Overall, a thoroughly enjoyable evening, with a talented cast and a score that leaves you singing for days.
Betty Blue Eyes is currently on a UK Tour - full info here: http://www.bettyblueeyesthemusical.com/tour/
Secret Theatre receives an Exceptional Award from Arts Council England!
(Interview by Sean Brooks)
Originally conceived as a year-long project whilst the multi-million pound redevelopment takes place, the Lyric Hammersmith recently announced its Secret Theatre project is going to be extended for another year to embark on a UK tour!
We spoke to two of the Secret Theatre cast members Katherine Pearce and Hammed Animashaun about their experience of the project and the upcoming tour as well as offering some great advice for all you young people.
Tell us about yourself and how you got into theatre:
KP: Well, from being very little I would perform for anybody that would watch. My mum was really good with stories – she used to put on all the voices – and so I got into amateur dramatics and youth theatre. I took Drama for GCSE and A Level, but it was only when I went to Moscow Arts Theatre on a taster course that I got serious about wanting to go into theatre. I then went to train at Royal Welsh College of Music and Drama – it took a couple of attempts – and I’ve been pretty lucky to be in work.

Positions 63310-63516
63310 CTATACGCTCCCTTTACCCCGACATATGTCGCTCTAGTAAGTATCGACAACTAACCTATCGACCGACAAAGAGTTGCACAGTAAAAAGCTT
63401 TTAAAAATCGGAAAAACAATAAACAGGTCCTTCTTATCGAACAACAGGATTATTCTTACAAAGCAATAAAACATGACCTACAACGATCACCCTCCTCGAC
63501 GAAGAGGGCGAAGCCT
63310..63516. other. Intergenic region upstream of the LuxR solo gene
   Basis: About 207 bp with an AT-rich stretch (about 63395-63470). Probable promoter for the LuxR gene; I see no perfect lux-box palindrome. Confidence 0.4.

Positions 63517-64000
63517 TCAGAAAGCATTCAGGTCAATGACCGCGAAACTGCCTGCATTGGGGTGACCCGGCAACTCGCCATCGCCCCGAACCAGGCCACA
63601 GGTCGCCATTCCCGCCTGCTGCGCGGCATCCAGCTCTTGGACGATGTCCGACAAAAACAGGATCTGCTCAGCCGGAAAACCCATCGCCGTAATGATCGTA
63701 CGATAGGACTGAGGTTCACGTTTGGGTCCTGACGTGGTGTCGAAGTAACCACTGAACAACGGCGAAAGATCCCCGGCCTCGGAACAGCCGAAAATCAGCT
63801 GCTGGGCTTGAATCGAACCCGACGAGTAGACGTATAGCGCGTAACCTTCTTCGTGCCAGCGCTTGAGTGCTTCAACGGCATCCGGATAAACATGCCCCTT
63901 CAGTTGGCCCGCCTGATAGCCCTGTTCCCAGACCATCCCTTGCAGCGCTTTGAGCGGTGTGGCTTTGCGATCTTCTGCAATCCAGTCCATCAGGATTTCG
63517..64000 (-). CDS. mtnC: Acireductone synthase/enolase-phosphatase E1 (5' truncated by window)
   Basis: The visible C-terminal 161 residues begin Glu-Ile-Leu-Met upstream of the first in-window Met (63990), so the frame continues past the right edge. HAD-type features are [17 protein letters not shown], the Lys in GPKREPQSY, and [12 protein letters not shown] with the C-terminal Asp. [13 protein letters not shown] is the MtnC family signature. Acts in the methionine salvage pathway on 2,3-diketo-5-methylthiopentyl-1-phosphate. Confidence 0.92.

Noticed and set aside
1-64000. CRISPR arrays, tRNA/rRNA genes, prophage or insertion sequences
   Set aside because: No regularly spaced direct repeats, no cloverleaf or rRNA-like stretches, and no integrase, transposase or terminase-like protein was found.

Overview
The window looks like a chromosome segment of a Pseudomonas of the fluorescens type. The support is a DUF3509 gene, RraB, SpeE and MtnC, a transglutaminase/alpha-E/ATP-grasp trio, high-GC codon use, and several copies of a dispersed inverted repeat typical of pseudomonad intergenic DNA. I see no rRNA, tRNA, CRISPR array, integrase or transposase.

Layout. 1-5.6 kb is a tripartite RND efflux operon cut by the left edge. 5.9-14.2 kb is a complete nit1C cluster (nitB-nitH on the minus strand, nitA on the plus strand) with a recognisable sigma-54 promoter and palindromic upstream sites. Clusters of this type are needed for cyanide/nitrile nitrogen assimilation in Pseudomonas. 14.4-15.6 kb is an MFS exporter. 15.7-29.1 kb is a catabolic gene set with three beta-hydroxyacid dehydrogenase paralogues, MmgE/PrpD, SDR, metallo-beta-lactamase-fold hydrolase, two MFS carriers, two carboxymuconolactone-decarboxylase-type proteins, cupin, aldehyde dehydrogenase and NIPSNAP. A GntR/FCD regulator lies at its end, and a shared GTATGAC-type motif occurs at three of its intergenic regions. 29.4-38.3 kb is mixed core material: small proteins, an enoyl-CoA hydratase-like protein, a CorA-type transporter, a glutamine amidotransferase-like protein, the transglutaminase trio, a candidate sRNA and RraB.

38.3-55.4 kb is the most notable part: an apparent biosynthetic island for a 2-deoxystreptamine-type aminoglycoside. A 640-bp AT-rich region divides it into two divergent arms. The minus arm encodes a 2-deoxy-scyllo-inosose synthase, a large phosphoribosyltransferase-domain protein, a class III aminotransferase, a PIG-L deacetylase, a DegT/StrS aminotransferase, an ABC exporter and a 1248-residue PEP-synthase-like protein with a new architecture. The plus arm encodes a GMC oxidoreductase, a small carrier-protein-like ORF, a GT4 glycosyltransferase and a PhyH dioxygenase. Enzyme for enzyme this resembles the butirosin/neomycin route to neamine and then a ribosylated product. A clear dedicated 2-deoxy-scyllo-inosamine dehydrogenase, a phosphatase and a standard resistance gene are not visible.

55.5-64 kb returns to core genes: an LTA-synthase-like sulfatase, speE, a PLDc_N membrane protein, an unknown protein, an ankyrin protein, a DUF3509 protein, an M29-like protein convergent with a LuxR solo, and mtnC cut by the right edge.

HA: I didn’t want to be an actor at all; I wanted to play basketball. I kind of just fell into acting. I’ve always enjoyed making people laugh and being an entertainer – I was the class clown, which the teachers hated! My drama teacher saw something in me and forced me to join Half Moon Young People’s Theatre in Limehouse. A new agency opened up in Hoxton and my drama teacher told me to think about signing up, but I was thinking about going to uni instead. I was studying Philosophy with Drama when my agent called by about an audition for Mogadishu, I got a part and I’ve been working ever since. I had to drop out of uni, but I really wanted to finish and get my degree because that’s important to my mum, so I’ve always said I’ll go back to school. As I’ve been working ever since, I don’t know when I’ll get a chance!